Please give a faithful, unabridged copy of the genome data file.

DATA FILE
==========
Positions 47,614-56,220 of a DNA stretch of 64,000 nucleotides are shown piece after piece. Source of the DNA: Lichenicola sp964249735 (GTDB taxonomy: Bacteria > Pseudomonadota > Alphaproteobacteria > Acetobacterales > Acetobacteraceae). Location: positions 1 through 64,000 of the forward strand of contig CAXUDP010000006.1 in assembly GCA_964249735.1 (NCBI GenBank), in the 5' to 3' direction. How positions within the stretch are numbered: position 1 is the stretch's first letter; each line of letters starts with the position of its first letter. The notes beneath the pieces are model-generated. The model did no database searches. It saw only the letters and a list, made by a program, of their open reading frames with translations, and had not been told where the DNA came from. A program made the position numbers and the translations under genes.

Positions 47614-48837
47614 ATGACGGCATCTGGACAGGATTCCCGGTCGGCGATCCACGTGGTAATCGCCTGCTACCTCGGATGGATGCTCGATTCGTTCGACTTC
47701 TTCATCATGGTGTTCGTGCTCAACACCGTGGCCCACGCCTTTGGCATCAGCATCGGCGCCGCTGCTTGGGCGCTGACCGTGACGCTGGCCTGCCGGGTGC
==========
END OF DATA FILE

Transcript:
Positions 47,614-56,220 of a DNA stretch of 64,000 nucleotides are shown piece after piece. Source of the DNA: Lichenicola sp964249735 (GTDB taxonomy: Bacteria > Pseudomonadota > Alphaproteobacteria > Acetobacterales > Acetobacteraceae). Location: positions 1 through 64,000 of the forward strand of contig CAXUDP010000006.1 in assembly GCA_964249735.1 (NCBI GenBank), in the 5' to 3' direction. How positions within the stretch are numbered: position 1 is the stretch's first letter; each line of letters starts with the position of its first letter. The notes beneath the pieces are model-generated. The model did no database searches. It saw only the letters and a list, made by a program, of their open reading frames with translations, and had not been told where the DNA came from. A program made the position numbers and the translations under genes.

Positions 47614-48837
47614 ATGACGGCATCTGGACAGGATTCCCGGTCGGCGATCCACGTGGTAATCGCCTGCTACCTCGGATGGATGCTCGATTCGTTCGACTTC
47701 TTCATCATGGTGTTCGTGCTCAACACCGTGGCCCACGCCTTTGGCATCAGCATCGGCGCCGCTGCTTGGGCGCTGACCGTGACGCTGGCCTGCCGGGTGC